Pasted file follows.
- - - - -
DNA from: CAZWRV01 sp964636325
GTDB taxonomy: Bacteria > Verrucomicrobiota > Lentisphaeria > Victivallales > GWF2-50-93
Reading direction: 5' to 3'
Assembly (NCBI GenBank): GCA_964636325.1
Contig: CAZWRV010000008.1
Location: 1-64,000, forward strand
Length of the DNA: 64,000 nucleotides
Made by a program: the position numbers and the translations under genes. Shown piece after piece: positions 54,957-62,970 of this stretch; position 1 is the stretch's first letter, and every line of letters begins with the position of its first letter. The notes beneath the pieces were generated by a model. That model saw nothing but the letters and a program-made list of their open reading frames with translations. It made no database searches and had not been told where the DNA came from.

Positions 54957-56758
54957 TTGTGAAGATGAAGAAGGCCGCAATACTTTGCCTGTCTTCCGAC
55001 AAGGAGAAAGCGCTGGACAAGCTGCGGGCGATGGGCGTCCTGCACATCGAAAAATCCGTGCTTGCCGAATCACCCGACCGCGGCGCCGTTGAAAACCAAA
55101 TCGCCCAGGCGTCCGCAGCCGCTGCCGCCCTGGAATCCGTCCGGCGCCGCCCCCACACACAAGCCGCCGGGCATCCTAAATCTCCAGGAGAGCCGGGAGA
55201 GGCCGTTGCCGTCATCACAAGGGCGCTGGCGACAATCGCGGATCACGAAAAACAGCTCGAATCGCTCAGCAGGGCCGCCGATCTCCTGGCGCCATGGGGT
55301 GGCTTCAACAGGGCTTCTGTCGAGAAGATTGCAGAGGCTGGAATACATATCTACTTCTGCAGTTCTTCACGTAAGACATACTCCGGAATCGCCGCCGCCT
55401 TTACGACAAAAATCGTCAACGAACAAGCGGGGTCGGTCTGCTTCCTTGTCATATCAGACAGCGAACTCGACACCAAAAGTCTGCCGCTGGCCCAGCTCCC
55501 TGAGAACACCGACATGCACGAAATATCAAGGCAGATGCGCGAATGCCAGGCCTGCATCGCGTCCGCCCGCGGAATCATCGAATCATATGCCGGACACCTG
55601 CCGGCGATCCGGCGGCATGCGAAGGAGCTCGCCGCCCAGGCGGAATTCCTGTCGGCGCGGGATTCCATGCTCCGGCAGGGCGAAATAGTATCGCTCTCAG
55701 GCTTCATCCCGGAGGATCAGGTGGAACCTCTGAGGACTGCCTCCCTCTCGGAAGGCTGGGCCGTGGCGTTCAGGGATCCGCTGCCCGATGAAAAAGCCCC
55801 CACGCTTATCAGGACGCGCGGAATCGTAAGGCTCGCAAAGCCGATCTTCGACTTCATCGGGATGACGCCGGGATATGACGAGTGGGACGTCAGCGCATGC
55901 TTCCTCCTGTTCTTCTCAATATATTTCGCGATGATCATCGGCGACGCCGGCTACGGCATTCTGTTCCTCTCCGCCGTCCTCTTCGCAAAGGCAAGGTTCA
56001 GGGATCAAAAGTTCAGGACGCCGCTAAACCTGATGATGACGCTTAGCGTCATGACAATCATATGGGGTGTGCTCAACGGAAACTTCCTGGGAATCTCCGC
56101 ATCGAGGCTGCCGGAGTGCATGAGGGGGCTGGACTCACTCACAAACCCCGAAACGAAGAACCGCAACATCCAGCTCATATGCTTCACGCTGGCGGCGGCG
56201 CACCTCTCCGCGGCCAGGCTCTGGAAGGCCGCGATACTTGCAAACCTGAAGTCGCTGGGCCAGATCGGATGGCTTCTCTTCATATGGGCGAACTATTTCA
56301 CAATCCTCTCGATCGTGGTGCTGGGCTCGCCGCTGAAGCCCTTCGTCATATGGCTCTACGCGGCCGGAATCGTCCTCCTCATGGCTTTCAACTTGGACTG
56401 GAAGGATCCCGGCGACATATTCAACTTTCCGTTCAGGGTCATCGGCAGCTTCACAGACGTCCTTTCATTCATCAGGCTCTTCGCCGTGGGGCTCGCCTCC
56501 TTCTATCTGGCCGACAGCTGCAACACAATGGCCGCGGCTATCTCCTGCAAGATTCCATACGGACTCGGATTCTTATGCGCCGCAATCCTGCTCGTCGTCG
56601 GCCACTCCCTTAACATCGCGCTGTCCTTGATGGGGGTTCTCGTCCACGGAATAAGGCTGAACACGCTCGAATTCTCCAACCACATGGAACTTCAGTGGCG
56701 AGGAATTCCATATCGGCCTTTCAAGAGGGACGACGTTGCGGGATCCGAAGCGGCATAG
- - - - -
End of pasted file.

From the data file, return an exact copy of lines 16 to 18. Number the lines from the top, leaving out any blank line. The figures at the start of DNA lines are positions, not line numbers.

55501 TGAGAACACCGACATGCACGAAATATCAAGGCAGATGCGCGAATGCCAGGCCTGCATCGCGTCCGCCCGCGGAATCATCGAATCATATGCCGGACACCTG
55601 CCGGCGATCCGGCGGCATGCGAAGGAGCTCGCCGCCCAGGCGGAATTCCTGTCGGCGCGGGATTCCATGCTCCGGCAGGGCGAAATAGTATCGCTCTCAG
55701 GCTTCATCCCGGAGGATCAGGTGGAACCTCTGAGGACTGCCTCCCTCTCGGAAGGCTGGGCCGTGGCGTTCAGGGATCCGCTGCCCGATGAAAAAGCCCC